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WEEVIL ENEMIES; Look out for these Top 10 pests.

Byline: Steve Riches

AFTER briefly relinquishing their crown to a nationwide plague of viburnum beetle in 2010, slugs and snails are back at No 1 in the official Royal Horticultural Society Top 10 Pests chart.

The RHS had far more calls about tackling these perennial terrors than any other during 2011. But there were also two unwelcome newcomers to the club.

In at No 6 is the fuchsia gall mite, which was unknown in the UK until 2007. And new at No 8 is the leek moth, rapidly spreading north from its base in southern England.

The gall mite prompted the same number of calls to the RHS advisory line as the cypress aphid. And the leek moth caused as much frustration as chafer and mealybugs.

So, keep an early eye out for tell-tale signs of these little critters. Last year's positions are in brackets. 1 (2) Slugs and snails: Cause huge damage in spring and autumn, attacking most plants, but mainly potato tubers, hostas and narcissus. 2 (3) Cushion scale: Sucks the sap of evergreens, particularly camellia, holly, rhododendron and euonymus, and makes a sooty mould.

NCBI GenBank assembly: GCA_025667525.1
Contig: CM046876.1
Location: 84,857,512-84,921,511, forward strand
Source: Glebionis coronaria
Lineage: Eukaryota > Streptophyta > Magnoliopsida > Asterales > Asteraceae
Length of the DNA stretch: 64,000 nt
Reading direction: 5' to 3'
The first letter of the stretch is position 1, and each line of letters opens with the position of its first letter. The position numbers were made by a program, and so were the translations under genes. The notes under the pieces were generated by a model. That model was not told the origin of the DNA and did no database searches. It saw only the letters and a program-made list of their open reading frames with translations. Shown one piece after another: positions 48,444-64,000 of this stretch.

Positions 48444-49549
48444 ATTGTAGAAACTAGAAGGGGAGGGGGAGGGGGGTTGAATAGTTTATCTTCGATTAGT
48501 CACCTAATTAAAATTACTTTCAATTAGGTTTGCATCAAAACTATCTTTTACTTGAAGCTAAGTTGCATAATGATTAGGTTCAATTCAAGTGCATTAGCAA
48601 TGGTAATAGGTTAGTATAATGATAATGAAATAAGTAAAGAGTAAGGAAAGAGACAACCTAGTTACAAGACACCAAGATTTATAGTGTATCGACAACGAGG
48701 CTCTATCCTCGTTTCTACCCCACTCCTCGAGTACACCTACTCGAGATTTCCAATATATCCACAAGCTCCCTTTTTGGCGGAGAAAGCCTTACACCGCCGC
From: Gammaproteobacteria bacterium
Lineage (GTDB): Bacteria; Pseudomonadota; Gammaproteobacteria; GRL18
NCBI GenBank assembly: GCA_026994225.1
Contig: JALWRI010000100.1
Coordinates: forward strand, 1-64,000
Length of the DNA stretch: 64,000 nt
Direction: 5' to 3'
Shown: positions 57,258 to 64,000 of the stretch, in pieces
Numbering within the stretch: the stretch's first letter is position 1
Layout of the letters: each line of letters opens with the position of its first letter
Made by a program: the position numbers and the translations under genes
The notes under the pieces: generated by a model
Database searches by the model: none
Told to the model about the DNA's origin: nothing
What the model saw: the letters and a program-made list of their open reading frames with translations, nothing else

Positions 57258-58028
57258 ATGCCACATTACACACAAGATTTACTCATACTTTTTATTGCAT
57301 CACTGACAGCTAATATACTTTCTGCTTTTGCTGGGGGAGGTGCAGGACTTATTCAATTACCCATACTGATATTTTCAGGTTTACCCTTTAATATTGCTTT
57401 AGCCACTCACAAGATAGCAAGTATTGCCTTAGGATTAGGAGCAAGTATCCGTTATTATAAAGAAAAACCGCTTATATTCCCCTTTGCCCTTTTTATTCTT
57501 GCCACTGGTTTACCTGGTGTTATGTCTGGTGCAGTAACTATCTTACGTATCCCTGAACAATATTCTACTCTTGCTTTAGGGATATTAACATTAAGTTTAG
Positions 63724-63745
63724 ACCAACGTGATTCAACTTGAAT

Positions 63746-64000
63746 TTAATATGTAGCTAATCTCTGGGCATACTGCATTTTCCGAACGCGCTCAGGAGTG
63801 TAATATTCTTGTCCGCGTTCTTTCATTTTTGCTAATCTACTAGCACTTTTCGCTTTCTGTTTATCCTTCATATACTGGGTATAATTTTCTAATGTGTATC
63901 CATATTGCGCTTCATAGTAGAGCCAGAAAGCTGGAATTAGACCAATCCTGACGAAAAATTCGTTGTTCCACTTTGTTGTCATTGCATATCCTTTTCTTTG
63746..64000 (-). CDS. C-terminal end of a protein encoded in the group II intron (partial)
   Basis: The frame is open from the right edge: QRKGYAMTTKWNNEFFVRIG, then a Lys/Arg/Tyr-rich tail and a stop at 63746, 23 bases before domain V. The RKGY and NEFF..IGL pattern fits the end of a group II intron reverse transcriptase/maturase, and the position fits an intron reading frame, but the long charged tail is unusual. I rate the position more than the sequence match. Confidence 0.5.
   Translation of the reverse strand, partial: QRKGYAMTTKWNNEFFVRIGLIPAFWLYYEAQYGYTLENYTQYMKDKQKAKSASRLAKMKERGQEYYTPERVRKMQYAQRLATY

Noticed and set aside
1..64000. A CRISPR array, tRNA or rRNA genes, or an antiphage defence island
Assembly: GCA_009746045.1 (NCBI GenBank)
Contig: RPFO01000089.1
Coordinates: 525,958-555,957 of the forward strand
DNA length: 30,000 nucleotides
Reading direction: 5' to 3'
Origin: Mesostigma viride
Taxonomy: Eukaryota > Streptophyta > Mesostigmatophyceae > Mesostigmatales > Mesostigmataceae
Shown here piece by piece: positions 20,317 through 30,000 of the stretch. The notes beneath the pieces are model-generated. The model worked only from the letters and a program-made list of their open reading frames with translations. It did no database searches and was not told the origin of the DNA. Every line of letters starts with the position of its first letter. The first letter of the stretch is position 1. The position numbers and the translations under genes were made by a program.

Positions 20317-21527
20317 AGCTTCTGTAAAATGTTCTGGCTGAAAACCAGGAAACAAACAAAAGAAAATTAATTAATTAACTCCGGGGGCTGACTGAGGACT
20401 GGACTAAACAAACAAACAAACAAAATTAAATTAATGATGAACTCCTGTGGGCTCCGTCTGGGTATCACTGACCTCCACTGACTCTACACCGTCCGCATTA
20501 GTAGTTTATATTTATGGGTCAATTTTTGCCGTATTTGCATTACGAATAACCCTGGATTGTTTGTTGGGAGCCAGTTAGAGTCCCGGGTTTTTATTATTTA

3 (6) Vine weevil: Adults eat notches in leaves of plants and shrubs. Larvae feed on roots, mostly those on plants in pots.

4 (9) Ants: Love sunny gardens and well-drained soils. Soil excavated from nests can smother small plants and they can be difficult to eliminate. 5 (1) Viburnum beetle: Larvae can reduce viburnum foliage to lace work during spring. Adults eat the leaves in summer.

=6 (-) Fuchsia gall mite: These infest shoot tips and flower buds distorting then preventing normal development. No effective chemical control is available and experts fear a decline in fuchsia popularity. =6 (-) Cypress aphid: Back in the chart after a short absence. It is the cause of die-back in many conifer hedges. Shoot tips dry up and hedges turn yellow, then brown in summer. =8 (-) Leek moth: Caterpillars attack leeks, onions and shallots, tunnelling into the stems and bulbs after feeding on the foliage.

=8 (=3) Chafer grubs: Feed on roots of lawns, loosening turf that may then be ripped up by predator foxes and birds hunting them. =8 (-) Mealybugs: Another one returning to the top flight. These sap-sucking insects attack a host of plants in houses, conservatories and greenhouses, infesting leaf axils as they go.
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Title Annotation:Features
Publication:The People (London, England)
Date:Feb 5, 2012
Words:389
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